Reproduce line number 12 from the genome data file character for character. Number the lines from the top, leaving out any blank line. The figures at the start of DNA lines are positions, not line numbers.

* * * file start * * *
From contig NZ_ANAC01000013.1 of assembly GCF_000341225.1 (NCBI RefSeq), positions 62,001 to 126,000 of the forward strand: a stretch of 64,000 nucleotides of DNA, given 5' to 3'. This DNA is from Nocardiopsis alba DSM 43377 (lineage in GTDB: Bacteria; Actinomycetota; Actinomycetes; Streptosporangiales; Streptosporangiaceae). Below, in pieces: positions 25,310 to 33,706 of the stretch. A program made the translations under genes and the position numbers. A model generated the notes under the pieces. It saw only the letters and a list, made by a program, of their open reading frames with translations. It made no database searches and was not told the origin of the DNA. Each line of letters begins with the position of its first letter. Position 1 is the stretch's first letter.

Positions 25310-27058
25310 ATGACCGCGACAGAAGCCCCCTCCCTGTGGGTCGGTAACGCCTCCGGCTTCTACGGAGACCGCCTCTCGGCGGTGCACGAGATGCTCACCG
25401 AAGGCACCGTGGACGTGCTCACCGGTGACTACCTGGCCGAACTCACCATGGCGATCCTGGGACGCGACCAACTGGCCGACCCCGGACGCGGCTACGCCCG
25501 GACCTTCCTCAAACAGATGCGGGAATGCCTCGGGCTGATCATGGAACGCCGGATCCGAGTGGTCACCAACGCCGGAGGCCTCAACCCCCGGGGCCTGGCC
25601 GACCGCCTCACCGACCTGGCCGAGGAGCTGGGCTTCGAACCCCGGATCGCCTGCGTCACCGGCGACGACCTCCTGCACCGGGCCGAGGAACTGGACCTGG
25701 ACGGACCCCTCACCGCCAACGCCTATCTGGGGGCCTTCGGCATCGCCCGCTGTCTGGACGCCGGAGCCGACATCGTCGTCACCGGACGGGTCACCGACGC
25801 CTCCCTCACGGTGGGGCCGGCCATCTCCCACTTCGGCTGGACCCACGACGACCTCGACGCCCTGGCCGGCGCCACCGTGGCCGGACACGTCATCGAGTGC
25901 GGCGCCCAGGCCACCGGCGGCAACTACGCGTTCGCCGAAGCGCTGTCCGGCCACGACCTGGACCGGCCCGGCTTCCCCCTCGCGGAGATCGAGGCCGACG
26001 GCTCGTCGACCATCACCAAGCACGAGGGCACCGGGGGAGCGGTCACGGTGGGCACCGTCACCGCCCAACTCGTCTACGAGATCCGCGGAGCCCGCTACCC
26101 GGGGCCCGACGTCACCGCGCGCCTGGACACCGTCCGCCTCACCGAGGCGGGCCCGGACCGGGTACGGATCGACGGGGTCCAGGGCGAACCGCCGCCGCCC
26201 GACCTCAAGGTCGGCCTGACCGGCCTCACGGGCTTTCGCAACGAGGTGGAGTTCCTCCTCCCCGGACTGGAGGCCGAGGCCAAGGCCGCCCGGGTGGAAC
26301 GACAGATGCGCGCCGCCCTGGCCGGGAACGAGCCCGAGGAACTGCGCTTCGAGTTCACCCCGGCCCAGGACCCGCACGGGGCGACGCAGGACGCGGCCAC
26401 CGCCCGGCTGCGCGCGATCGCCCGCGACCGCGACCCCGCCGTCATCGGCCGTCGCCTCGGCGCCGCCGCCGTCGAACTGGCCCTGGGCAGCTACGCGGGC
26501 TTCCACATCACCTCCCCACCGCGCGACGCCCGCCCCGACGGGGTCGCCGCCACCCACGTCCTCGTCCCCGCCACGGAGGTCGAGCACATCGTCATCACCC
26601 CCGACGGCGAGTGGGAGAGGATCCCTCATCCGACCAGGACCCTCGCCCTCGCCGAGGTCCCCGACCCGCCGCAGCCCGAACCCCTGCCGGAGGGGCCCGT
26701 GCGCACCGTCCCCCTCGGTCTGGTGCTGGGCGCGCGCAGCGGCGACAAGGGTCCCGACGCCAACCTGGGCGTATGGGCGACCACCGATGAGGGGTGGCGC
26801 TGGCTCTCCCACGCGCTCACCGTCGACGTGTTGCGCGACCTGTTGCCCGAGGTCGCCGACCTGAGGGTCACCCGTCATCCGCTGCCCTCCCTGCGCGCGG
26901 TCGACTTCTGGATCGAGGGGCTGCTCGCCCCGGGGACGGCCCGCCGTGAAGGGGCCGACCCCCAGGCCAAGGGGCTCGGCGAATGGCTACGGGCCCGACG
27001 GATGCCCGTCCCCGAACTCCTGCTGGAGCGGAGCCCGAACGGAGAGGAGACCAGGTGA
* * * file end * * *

26201 GACCTCAAGGTCGGCCTGACCGGCCTCACGGGCTTTCGCAACGAGGTGGAGTTCCTCCTCCCCGGACTGGAGGCCGAGGCCAAGGCCGCCCGGGTGGAAC